For those of us with travel in our veins, this pandemic has smothered us like a down blanket. And if there’s one feeling I can’t stand, it’s being stifled in a mattress with the heavy bedding tucked in at the corners. It’s a suffocating feeling that temporarily induces panic in me and leaves me breathless until I’ve kicked every last centimetre of the bedding out freely and can breathe again.

Being locked down, locked out, trapped in, trapped out… Unable to make decisions or continue the way of life I always knew has been a hammer blow. One by one, the trips, the plans, and the life I was building began to drop like flies this year as the “temporary restrictions” to “flatten the curve” evolved into the enduring nightmare we’re living.

My need to be constantly in motion, continuously moving, discovering, tasting, testing, listening, learning–whether that meant changing as I grew older to incorporate the children or simply breathing in a 20-minute glance of a city during a work visit–it was still travel. There was wonder and marvel in every second of it.

Wise people say to look for the joy in the small things. To pause. To relax. To appreciate what we may have overlooked. Plenty more (wise or otherwise) wax lyrical about how lockdown allowed them to take time off and view their lives through a different lens, learn to cook, connect with family, discover a new talent, lose weight. I’m happy for them but that wasn’t true for me.

None of it was true for me.

When they said we were “all in this together” it was a lie larger than the multi-trillion-dollar stimulus package injected into the economy. We may be “all in the same boat” but some of us are rowing the oars while others are sunning on deck–and many more are falling overboard.

Forgive Me for Being Tense

I didn’t get a chance to reflect or pause or take up a new hobby. I had to lock down and work like I’ve never worked before. With travel out of my reach for the first time in my four decades on this earth, it was only through work that I could ensure the children’s future, and dim out the relentless abuse and persistent harm from the one person in my life who was meant to matter the most.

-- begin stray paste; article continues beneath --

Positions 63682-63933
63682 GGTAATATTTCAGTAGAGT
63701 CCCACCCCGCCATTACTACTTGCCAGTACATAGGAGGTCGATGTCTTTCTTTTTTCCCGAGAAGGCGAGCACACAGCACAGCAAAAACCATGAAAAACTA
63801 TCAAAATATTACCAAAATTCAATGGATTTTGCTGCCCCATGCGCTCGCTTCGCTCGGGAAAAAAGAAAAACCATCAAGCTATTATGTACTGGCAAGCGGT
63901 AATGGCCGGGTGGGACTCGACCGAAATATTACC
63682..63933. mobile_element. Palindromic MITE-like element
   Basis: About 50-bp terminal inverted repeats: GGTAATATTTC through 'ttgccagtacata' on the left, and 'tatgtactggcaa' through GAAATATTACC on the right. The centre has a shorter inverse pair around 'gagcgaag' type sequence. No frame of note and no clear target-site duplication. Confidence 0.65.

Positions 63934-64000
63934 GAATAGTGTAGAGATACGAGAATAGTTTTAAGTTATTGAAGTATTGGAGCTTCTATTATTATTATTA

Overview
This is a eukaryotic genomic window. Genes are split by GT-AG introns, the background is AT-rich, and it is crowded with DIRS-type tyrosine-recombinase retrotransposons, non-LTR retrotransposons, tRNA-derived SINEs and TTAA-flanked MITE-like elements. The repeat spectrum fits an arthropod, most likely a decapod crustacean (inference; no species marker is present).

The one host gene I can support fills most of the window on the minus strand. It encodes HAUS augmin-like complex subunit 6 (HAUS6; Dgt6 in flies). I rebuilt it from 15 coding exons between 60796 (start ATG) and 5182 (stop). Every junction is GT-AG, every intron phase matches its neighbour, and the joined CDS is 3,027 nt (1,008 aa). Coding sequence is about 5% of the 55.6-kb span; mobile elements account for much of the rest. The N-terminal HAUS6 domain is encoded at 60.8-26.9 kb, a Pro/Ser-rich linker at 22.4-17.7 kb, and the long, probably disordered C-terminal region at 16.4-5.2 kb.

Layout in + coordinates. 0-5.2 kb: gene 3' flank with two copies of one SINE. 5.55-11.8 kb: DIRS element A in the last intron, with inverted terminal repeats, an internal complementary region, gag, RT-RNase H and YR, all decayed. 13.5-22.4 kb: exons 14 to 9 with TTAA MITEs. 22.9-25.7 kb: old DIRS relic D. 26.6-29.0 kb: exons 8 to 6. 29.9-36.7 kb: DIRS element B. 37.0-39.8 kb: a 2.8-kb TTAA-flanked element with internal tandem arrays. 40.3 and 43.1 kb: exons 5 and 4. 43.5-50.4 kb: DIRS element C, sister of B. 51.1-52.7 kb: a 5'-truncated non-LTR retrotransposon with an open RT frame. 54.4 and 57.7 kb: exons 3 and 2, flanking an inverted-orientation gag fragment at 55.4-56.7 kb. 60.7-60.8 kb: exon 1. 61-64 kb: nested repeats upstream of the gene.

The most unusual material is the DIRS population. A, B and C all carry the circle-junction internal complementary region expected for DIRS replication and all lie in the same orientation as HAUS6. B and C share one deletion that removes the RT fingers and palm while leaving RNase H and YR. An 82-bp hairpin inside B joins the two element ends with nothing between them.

Only by throwing myself into the keyboard could I actually actively tackle this miserable pandemic that’s clipping my wings and pinning me down to the bed with the corners tucked in.

When the need became clearer to put a country between me and my past, we were finally able to move to Portugal where the children could run a little freer, go to school, and be kids.

I still wonder every day how this pandemic will affect them in the long run. My three year-old comes running out the house telling me I’ve forgotten my mask. My five year old doesn’t remember what it’s like going down a slide in a park. I’ve tried hard, but how do you recreate a world in which children roam freely and adults have visible smiles?

For my incessant efforts, I’ve been accused of being too tense, of not knowing how to enjoy life or allowing myself to let go. This isn’t a groundless accusation. It’s probably painfully obvious.

But even if I could shed the constant guilt about not being at the bedside of my moribund mother or the omnipresent pressure of having to be absolutely everything to my children, I still wouldn’t be able to do it.

My traveler’s soul is restless. And it aches.

People do their best to empathize and say they understand how hard it is. But the truth is, they have no idea what it is to be a working single mother with no help. If they did, they wouldn’t suggest I went on city walks on the weekends full of steep inclines or beach trips where I have to carry endless piles of equipment and two children who don’t feel like walking. They would stop talking to me about yoga or dinner or “something just for me” if they knew how many times my children asked for me if I’m gone during the day or screamed for me in the evenings if I’m not in the same room.

So, right now, I appreciate the good intentions. But there is no way to fix a single mother with the spirit of an eternal traveler locked in a box.

A box full of screams and shouts and bumps and cuts and smashes and breaks and spills and slips and constant neediness. A world far from the bustling streets of Marrakesh or the lofty volcanoes of Central America, the crashing waves of Costa Rica or the packed Karaoke bars of Seoul.

All the things we may never experience again.

So, yeah, I am tense. I miss my friends. I miss my family. I miss my freedom and the life that no longer is. And most of all, I miss myself all alone on the open road with endless horizon–and possibilities–ahead.

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